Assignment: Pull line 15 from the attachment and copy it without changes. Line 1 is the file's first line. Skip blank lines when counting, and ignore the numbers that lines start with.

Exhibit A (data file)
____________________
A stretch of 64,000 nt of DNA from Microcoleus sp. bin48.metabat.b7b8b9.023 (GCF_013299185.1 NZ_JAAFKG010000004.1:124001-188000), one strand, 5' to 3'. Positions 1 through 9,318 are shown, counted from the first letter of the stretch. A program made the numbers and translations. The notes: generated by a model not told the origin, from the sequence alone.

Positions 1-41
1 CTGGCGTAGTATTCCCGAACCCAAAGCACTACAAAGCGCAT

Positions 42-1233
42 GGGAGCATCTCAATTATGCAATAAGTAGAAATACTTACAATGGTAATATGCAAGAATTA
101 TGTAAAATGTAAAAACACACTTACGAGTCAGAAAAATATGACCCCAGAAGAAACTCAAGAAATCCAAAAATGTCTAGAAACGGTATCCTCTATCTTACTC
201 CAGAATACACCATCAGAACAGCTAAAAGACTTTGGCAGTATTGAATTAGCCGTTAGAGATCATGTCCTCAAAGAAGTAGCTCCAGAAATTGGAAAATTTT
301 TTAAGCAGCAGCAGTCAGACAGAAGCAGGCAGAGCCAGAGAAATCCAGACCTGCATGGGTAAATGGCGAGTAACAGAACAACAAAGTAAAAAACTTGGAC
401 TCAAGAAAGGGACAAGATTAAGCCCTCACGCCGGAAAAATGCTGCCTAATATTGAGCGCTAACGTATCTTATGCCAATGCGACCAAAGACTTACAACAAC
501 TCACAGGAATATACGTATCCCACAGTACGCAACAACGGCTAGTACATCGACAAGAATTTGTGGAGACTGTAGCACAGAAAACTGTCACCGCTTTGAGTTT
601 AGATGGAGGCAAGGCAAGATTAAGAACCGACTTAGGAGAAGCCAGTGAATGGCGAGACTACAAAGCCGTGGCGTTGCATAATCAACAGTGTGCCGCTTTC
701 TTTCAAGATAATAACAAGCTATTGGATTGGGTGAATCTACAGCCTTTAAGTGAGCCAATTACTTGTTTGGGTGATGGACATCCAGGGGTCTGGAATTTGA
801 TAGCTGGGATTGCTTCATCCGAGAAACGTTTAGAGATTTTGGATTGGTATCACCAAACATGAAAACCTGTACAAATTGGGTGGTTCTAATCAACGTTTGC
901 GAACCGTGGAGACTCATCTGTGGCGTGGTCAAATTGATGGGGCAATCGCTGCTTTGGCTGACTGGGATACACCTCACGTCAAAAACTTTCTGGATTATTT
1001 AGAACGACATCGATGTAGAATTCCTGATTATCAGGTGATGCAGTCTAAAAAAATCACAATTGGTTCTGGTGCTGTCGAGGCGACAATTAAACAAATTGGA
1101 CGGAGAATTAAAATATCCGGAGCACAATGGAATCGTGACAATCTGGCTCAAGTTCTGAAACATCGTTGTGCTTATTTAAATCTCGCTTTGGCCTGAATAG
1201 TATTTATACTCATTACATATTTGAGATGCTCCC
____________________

1001 AGAACGACATCGATGTAGAATTCCTGATTATCAGGTGATGCAGTCTAAAAAAATCACAATTGGTTCTGGTGCTGTCGAGGCGACAATTAAACAAATTGGA